Paragraph 15: The essence of the new art, that emerged between 1874 and 1877, occupies the position between the polarities Impressionist/Intransigent- new art as an single instance of Modernist dialectics-works exploring their own physical origins are Intransigent rebukes to a society-on the other hand, the apolitical self-regard of Modernist art creates an environment suitable to industrial appropriation of the works-‘free space desired by Modernism significant to culture industry.

Paragraph 16: Intransigent the alter ego of Impressionism-opposition between Impressionist and Intransigent art unresolved in the criticism of Claretie, Chesneau, Burty, Wolff, Enault, Chaumelin, and Mallarmѐ.
Paragraph 17: Ambiguities of the new art-assumption that it was deliberate steps by the artists to create a zone of aesthetic freedom that could remain autonomous from political polarizations-new art embodied a ‘theory of open air’, so did its criticism based on ideological unease-critics on the left no more confident than those on the right-Renoir’s rejection of the name further fuelled critical uncertainty over the new art- prolonged ideological antinomies to prevent painting absorbed into ‘cheap tinsel.’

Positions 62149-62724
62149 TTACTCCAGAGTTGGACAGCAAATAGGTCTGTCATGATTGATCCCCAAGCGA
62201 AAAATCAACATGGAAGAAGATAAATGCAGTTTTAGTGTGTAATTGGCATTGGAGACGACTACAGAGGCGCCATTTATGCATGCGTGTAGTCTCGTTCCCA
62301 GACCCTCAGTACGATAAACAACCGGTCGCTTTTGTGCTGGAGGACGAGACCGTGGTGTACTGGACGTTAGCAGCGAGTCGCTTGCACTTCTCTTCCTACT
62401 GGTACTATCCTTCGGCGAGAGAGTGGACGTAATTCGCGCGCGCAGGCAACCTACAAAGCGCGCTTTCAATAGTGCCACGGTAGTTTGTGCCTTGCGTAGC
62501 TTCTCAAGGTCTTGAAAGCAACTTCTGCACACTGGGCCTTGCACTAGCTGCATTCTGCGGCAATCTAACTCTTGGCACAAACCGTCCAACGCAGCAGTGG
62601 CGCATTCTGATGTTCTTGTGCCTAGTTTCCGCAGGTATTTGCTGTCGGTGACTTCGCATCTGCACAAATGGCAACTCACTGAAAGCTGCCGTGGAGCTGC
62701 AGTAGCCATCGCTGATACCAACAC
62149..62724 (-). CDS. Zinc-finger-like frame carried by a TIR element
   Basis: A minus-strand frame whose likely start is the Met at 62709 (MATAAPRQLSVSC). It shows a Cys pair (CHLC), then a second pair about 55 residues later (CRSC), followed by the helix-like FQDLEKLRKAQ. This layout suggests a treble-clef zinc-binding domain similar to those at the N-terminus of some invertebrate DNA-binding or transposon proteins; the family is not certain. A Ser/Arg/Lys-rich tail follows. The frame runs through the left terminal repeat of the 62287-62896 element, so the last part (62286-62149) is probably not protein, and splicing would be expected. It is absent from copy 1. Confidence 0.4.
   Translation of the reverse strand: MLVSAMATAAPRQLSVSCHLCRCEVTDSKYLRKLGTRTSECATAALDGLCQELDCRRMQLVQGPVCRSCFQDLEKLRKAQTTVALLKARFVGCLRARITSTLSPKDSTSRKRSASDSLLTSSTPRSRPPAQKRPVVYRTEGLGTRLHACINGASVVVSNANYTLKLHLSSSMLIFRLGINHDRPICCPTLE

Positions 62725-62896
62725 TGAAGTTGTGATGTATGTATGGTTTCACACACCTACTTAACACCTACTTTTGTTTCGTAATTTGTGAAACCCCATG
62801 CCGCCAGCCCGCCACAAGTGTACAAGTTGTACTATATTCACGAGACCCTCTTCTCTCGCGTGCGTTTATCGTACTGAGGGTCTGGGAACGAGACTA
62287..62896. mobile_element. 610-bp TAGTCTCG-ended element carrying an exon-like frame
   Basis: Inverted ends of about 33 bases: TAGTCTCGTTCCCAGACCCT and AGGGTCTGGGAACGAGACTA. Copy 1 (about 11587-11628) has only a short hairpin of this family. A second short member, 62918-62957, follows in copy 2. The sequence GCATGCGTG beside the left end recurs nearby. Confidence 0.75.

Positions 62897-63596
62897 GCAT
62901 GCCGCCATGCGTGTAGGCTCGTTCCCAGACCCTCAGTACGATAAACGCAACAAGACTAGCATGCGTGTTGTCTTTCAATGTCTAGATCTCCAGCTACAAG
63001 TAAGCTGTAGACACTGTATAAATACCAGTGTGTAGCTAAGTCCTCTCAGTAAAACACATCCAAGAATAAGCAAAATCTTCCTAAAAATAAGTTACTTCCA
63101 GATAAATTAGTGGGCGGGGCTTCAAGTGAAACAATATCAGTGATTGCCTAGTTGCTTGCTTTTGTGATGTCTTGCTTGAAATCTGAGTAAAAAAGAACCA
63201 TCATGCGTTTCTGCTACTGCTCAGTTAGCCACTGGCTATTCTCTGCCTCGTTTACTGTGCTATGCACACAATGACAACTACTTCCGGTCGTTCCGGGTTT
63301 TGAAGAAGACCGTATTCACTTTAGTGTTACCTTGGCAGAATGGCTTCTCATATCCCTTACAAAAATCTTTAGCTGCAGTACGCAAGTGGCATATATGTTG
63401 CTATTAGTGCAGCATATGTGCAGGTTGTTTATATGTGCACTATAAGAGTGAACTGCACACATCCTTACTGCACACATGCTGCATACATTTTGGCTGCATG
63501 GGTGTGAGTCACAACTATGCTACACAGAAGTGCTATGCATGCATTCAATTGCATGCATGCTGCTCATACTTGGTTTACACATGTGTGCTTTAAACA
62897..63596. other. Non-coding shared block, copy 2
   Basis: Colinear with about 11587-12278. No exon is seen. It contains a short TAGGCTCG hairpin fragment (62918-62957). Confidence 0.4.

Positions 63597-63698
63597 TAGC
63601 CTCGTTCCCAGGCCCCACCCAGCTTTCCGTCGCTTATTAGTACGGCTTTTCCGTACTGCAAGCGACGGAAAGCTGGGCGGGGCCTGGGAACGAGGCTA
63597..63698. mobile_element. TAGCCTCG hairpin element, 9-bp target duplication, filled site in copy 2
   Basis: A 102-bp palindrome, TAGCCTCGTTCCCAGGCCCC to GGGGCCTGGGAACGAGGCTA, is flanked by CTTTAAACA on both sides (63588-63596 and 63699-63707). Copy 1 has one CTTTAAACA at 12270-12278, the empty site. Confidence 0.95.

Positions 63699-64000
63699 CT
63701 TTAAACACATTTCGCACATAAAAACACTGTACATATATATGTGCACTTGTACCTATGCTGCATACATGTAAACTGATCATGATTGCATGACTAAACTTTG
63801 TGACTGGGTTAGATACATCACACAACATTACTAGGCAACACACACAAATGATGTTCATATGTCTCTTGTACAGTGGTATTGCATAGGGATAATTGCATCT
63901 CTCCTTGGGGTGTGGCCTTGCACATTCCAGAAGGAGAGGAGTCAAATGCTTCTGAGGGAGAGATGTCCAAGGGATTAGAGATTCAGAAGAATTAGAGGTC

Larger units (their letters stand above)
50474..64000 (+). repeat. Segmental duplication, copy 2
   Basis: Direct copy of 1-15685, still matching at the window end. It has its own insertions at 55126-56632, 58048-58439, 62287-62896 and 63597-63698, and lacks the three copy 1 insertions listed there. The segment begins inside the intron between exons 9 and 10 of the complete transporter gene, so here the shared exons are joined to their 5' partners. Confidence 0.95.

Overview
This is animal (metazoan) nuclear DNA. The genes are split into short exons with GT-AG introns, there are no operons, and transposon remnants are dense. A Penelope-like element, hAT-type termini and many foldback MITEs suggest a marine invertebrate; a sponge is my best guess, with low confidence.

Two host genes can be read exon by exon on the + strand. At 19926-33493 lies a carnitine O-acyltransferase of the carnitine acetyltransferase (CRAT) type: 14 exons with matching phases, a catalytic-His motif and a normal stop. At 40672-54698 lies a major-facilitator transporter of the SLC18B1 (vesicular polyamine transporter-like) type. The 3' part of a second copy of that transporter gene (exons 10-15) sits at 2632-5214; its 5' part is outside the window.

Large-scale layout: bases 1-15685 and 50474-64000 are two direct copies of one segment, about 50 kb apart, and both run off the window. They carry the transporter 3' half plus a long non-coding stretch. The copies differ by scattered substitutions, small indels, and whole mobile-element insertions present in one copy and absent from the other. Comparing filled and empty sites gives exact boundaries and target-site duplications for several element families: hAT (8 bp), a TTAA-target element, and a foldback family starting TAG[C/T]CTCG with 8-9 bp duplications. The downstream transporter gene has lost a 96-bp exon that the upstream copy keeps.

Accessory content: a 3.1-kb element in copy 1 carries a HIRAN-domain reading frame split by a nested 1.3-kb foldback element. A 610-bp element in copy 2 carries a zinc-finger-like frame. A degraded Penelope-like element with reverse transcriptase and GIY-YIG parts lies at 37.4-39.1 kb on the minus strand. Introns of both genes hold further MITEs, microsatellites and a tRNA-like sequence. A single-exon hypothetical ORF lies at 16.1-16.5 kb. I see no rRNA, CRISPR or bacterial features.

Paragraph 18: Success of the new art apparently owing to the manner of style adopted by Manet and refusal of a proper name by Renoir-Manet chose to expose the Enlightment fissure between subject and object or word and thing through an art that called attention to its status as fiction-he refused Romantic symbolism and Jacobian tradition.
Paragraph 19: Impressionist followers of Manet succeeded in eliding ideological oppositions still offering scope for knowledge-evidence of knowledge in pictures-Manet’s art rhetoric of binaries-new art provides free space between Impressionist and Intransigent.
Work cited:
Eisenmam, Stephen F. “The Intransigent Artist or How the Impressionists Got their Name.”
Art in Modern Culture: An Anthology of Critical texts. Eds. Francis Franscina, and
Jonathan Harris. London/New York: Phaidon, 1992.Print.